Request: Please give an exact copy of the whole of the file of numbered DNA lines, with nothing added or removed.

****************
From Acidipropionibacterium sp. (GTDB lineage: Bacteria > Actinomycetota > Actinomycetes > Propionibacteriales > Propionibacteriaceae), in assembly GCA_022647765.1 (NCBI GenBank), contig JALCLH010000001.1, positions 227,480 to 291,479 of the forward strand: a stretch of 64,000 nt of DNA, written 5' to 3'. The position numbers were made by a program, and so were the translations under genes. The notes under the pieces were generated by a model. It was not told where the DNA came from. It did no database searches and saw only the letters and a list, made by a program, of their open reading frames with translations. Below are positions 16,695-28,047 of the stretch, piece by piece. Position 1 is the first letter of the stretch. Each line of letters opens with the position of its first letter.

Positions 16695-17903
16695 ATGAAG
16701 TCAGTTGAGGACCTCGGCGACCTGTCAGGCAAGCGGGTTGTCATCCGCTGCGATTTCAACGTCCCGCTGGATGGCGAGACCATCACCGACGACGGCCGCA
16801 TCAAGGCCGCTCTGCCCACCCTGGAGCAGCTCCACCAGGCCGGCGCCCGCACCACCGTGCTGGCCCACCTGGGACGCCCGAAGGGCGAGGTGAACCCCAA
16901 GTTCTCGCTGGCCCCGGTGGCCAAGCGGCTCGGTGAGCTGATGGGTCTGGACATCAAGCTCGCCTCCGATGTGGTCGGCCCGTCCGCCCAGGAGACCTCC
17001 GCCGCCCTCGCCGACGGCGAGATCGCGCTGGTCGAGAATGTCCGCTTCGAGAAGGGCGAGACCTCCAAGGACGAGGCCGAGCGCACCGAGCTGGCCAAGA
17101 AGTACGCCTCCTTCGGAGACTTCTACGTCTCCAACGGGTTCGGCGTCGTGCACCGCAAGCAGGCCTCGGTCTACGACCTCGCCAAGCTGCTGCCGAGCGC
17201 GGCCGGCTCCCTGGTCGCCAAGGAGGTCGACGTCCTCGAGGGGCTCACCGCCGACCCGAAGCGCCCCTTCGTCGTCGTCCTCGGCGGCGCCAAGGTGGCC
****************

From Acidipropionibacterium sp. (GTDB lineage: Bacteria > Actinomycetota > Actinomycetes > Propionibacteriales > Propionibacteriaceae), in assembly GCA_022647765.1 (NCBI GenBank), contig JALCLH010000001.1, positions 227,480 to 291,479 of the forward strand: a stretch of 64,000 nt of DNA, written 5' to 3'. The position numbers were made by a program, and so were the translations under genes. The notes under the pieces were generated by a model. It was not told where the DNA came from. It did no database searches and saw only the letters and a list, made by a program, of their open reading frames with translations. Below are positions 16,695-28,047 of the stretch, piece by piece. Position 1 is the first letter of the stretch. Each line of letters opens with the position of its first letter.

Positions 16695-17903
16695 ATGAAG
16701 TCAGTTGAGGACCTCGGCGACCTGTCAGGCAAGCGGGTTGTCATCCGCTGCGATTTCAACGTCCCGCTGGATGGCGAGACCATCACCGACGACGGCCGCA
16801 TCAAGGCCGCTCTGCCCACCCTGGAGCAGCTCCACCAGGCCGGCGCCCGCACCACCGTGCTGGCCCACCTGGGACGCCCGAAGGGCGAGGTGAACCCCAA
16901 GTTCTCGCTGGCCCCGGTGGCCAAGCGGCTCGGTGAGCTGATGGGTCTGGACATCAAGCTCGCCTCCGATGTGGTCGGCCCGTCCGCCCAGGAGACCTCC
17001 GCCGCCCTCGCCGACGGCGAGATCGCGCTGGTCGAGAATGTCCGCTTCGAGAAGGGCGAGACCTCCAAGGACGAGGCCGAGCGCACCGAGCTGGCCAAGA
17101 AGTACGCCTCCTTCGGAGACTTCTACGTCTCCAACGGGTTCGGCGTCGTGCACCGCAAGCAGGCCTCGGTCTACGACCTCGCCAAGCTGCTGCCGAGCGC
17201 GGCCGGCTCCCTGGTCGCCAAGGAGGTCGACGTCCTCGAGGGGCTCACCGCCGACCCGAAGCGCCCCTTCGTCGTCGTCCTCGGCGGCGCCAAGGTGGCC